CHINO HILLS, Calif. (KABC) — The 74-year-old Prado Dam in Chino Hills was originally built for flood control to protect San Bernardino County from mountain runoff, and now a $2.3 billion modernization has reconfigured the dam for multiple uses.

“The number on capacity that we have here for the dam is for flood control, that’s our primary mission. So if we did have a flood threat we’ll make sure that we do have sufficient capacity to handle that flood,” said David Van Dorpe with U.S. Army Corps of Engineers. “Right now there’s not very much water behind our dam. We’re hoping that we do get a little more rain here in the spring before we go into the dry summer months.”

The drought has not produced much runoff to store water, but once the project is complete the dam will be able to store most of the rainfall and runoff.

In the years past, much of it would flow from the Santa Ana River down to the ocean, engineers said.

But the Prado Dam is best known for its patriotic mural, which was painted in 1976. It can be seen on the 91 Freeway traveling through Corona.

Upon closer inspection, the mural is faded, damaged by weather and defaced with graffiti. Dam engineers said the mural will have to be removed.

“When it was originally painted in 1976, they used lead-based paints. We can’t risk getting that lead-based paints either into our environment, or our water supply, or to the ocean so the mural it does have to come down,” Dorpe said.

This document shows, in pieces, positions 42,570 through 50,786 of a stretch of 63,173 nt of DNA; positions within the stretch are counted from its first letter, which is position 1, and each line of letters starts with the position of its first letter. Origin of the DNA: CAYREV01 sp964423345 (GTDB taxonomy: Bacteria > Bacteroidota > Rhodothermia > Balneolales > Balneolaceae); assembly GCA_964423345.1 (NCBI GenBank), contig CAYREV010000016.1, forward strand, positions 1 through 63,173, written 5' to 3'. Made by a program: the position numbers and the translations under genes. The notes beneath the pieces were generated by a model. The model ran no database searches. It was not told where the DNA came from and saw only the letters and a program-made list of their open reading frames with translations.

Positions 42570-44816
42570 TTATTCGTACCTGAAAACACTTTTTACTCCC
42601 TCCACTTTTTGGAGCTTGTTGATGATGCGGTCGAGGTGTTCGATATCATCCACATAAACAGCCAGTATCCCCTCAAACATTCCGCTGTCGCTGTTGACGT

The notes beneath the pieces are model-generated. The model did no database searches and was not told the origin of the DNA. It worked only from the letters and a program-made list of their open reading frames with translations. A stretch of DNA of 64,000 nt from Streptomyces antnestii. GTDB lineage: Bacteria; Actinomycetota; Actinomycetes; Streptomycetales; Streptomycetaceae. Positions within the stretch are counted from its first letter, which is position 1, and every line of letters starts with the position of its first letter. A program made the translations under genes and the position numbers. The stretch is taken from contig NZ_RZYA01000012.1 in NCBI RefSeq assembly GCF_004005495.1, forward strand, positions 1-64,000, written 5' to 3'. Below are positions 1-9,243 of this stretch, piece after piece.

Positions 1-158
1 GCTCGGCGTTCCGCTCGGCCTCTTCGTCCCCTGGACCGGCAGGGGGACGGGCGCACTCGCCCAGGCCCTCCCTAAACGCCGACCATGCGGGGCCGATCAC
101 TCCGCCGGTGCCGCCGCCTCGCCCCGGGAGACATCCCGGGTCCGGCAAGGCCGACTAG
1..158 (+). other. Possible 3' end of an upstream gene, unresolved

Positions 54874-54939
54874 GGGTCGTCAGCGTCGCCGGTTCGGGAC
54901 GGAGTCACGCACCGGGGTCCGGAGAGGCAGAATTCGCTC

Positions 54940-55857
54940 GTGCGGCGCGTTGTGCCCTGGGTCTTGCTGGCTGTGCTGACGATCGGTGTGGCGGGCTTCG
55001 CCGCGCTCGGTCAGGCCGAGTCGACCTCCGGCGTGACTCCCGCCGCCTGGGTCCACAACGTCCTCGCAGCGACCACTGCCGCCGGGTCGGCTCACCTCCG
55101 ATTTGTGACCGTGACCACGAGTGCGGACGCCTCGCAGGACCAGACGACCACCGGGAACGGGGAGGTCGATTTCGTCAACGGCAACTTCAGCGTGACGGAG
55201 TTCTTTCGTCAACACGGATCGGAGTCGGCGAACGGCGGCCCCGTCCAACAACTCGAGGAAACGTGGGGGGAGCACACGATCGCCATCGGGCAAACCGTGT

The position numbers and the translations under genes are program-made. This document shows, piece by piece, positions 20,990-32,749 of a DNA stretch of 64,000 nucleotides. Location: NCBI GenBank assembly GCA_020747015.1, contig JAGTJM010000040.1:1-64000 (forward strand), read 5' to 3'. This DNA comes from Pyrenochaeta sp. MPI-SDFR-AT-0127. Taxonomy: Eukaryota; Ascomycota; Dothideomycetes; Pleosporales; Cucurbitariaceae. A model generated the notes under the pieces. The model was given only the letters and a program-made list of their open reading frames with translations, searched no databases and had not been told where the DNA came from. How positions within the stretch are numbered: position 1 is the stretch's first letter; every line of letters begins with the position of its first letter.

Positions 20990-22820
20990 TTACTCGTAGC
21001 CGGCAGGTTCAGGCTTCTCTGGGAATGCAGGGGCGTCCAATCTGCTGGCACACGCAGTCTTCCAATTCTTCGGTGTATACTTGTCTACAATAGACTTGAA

A public hearing on the mural will be held at Corona High School on April 9. The removal process will begin at the end of April.


On June 17 1976 the Prado Dam Bicentennial Mural was completed. On May 11th 2016, just weeks from it’s 40th anniversary, the students who designed and painted it are coming back! They will be meeting at the mural site with elected officials from Chino, Chino Hills, Eastvale, Norco, and Corona – along with other mural supporters.
Restore the Mural Now

Technical Tour of the Prado Dam


By Remi Candaele M.S., P.E.
JUNE 2018

The ASCE OC EWRI Committee was invited by the U.S. Army Corps of Engineers (USACE) to tour the Prado Dam.  A group of 30 attendees was received by Jon Sweeten, Civil Engineer with the Reservoir Regulation Section.  Jon contributes to the management of the Santa Ana River system that includes Prado Dam near Corona, and the Seven Oaks Dam northeast of Yucaipa.

John Sweeten (USACE) discussing the improvements of Prado Dam

John Sweeten welcomed the attendees and shared the history of the dam: how it was constructed in 1941, and serves as the primary flood control facility that protects much of the Santa Ana Region in Orange County.  Because of the growing urbanization, sediment accumulation, and the necessity by OCWD to store additional water in response to the drought, the embankment has recently been raised by 28.4 feet to 594.4 feet NGVD29.  Upon acquiring facilities that are within the inundation area, the spillway will also be raised.

Prado Dam looking downstream

The ASCE OC EWRI Committee would like to thank John Sweeten for the insightful technical.  Additional acknowledgments to the EWRI Committee (Roger Chung, Jennifer Marks, Ben Smith) for welcoming the attendees.